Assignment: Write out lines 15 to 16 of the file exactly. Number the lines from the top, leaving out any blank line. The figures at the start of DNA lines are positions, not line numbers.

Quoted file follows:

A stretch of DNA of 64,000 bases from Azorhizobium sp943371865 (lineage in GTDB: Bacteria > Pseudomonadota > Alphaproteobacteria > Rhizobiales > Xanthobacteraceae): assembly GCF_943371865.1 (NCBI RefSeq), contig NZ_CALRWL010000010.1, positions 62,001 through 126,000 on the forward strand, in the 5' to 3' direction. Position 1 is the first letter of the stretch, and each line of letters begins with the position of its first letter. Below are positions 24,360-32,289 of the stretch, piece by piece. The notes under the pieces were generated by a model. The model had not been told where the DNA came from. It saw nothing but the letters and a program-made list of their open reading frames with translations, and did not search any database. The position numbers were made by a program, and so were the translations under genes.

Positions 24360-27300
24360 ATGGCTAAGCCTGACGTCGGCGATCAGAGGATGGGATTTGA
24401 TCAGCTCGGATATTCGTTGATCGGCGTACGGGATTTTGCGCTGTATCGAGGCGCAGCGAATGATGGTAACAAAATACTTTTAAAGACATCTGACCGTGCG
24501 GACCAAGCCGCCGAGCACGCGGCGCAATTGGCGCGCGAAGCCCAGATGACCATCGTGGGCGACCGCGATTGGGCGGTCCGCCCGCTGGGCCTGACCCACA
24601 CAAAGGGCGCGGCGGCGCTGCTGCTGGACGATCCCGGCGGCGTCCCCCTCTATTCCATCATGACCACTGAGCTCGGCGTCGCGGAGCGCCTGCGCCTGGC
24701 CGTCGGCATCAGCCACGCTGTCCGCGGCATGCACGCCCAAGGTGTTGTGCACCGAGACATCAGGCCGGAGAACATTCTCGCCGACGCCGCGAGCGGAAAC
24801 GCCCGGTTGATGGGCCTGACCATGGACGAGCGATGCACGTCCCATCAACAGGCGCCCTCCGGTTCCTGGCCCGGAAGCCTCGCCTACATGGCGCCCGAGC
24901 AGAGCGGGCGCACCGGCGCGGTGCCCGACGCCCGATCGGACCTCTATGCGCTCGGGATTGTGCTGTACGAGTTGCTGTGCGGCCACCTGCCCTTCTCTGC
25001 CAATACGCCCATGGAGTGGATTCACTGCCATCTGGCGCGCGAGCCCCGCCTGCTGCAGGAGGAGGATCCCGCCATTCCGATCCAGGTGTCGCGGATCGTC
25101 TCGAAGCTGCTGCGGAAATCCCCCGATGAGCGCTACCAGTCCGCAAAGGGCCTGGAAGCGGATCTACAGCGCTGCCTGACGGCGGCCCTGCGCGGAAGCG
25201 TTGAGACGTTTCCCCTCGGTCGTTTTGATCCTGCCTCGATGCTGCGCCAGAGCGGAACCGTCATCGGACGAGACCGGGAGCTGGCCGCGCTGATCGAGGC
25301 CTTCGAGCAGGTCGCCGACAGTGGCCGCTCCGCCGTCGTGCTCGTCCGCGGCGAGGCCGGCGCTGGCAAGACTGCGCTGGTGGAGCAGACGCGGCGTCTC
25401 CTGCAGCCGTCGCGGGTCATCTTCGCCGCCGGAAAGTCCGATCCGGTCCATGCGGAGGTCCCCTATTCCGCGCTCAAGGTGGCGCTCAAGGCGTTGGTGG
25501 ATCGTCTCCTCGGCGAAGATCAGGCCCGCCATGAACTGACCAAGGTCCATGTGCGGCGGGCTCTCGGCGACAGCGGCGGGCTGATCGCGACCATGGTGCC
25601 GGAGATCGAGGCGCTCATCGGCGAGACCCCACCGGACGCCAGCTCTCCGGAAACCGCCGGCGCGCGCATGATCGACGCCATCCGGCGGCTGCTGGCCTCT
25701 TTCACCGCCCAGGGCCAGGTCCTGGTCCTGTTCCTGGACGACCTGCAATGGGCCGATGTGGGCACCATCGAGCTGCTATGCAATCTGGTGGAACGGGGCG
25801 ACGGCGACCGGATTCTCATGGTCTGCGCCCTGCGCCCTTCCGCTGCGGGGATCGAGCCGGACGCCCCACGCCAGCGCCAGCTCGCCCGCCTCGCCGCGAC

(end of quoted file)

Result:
25501 ATCGTCTCCTCGGCGAAGATCAGGCCCGCCATGAACTGACCAAGGTCCATGTGCGGCGGGCTCTCGGCGACAGCGGCGGGCTGATCGCGACCATGGTGCC
25601 GGAGATCGAGGCGCTCATCGGCGAGACCCCACCGGACGCCAGCTCTCCGGAAACCGCCGGCGCGCGCATGATCGACGCCATCCGGCGGCTGCTGGCCTCT